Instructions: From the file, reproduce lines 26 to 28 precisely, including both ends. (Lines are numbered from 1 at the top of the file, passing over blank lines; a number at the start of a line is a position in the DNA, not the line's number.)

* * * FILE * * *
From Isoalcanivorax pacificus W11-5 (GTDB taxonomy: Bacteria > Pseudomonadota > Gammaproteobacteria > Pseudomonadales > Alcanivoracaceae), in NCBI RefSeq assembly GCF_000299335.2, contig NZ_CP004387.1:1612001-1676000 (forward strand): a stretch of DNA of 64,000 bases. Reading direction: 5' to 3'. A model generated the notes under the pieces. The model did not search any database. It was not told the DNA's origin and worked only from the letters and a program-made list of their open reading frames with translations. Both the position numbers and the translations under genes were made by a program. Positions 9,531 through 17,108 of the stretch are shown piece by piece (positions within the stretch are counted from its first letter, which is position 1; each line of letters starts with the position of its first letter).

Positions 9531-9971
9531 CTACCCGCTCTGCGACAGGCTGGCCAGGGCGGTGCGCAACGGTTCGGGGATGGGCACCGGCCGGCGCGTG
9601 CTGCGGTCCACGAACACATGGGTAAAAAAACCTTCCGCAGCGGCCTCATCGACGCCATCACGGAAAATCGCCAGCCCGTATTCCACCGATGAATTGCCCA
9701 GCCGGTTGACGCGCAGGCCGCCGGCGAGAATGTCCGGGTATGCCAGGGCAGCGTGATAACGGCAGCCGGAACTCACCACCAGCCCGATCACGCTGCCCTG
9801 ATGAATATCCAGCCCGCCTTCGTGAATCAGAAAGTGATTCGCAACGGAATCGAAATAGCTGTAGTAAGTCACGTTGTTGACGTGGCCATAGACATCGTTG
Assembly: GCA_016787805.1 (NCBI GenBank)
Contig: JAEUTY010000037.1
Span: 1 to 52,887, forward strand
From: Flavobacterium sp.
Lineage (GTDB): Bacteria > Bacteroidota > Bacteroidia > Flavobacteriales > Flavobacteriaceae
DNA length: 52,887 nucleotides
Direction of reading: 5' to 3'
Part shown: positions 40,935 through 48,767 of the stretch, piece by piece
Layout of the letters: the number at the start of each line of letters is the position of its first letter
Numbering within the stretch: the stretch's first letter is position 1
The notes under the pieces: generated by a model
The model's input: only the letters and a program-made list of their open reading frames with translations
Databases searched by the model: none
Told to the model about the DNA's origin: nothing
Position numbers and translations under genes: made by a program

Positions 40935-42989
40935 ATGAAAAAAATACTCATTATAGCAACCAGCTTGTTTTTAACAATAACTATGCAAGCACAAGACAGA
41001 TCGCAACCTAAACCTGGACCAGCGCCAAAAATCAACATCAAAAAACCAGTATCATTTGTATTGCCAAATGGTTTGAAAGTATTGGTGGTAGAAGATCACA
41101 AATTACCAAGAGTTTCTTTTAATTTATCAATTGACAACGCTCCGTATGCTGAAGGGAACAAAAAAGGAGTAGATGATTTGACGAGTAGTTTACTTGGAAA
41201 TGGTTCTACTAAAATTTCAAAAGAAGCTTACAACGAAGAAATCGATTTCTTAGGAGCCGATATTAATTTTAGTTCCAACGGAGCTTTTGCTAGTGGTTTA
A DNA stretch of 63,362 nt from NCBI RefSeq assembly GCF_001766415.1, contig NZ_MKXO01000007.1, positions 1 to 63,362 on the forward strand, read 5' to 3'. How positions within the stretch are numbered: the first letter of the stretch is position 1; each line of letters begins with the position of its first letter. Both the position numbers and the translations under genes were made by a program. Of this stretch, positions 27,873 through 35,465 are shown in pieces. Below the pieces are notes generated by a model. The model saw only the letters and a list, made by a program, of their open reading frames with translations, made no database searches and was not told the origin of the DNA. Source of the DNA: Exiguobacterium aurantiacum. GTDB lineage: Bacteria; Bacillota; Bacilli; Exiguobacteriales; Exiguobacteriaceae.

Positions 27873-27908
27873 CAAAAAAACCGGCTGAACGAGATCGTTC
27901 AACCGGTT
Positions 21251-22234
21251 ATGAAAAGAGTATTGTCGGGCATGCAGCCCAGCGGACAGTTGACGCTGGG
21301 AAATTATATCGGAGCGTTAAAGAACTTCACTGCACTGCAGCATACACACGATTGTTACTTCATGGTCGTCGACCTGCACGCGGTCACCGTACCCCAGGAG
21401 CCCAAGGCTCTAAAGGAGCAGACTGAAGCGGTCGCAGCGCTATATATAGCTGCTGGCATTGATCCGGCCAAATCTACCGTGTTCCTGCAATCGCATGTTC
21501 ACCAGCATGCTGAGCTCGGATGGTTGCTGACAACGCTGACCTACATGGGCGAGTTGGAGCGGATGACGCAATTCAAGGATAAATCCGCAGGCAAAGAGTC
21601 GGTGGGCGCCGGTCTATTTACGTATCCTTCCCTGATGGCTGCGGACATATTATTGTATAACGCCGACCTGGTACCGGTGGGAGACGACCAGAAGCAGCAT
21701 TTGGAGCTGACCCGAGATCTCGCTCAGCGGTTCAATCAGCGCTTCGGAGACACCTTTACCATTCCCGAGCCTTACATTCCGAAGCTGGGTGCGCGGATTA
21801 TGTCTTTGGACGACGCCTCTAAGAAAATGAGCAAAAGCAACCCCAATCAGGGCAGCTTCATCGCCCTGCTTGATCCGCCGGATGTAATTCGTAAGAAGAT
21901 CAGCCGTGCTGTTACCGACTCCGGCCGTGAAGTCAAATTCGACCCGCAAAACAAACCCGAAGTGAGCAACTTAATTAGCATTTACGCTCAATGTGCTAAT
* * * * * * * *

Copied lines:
41201 TGGTTCTACTAAAATTTCAAAAGAAGCTTACAACGAAGAAATCGATTTCTTAGGAGCCGATATTAATTTTAGTTCCAACGGAGCTTTTGCTAGTGGTTTA
A DNA stretch of 63,362 nt from NCBI RefSeq assembly GCF_001766415.1, contig NZ_MKXO01000007.1, positions 1 to 63,362 on the forward strand, read 5' to 3'. How positions within the stretch are numbered: the first letter of the stretch is position 1; each line of letters begins with the position of its first letter. Both the position numbers and the translations under genes were made by a program. Of this stretch, positions 27,873 through 35,465 are shown in pieces. Below the pieces are notes generated by a model. The model saw only the letters and a list, made by a program, of their open reading frames with translations, made no database searches and was not told the origin of the DNA. Source of the DNA: Exiguobacterium aurantiacum. GTDB lineage: Bacteria; Bacillota; Bacilli; Exiguobacteriales; Exiguobacteriaceae.

Positions 27873-27908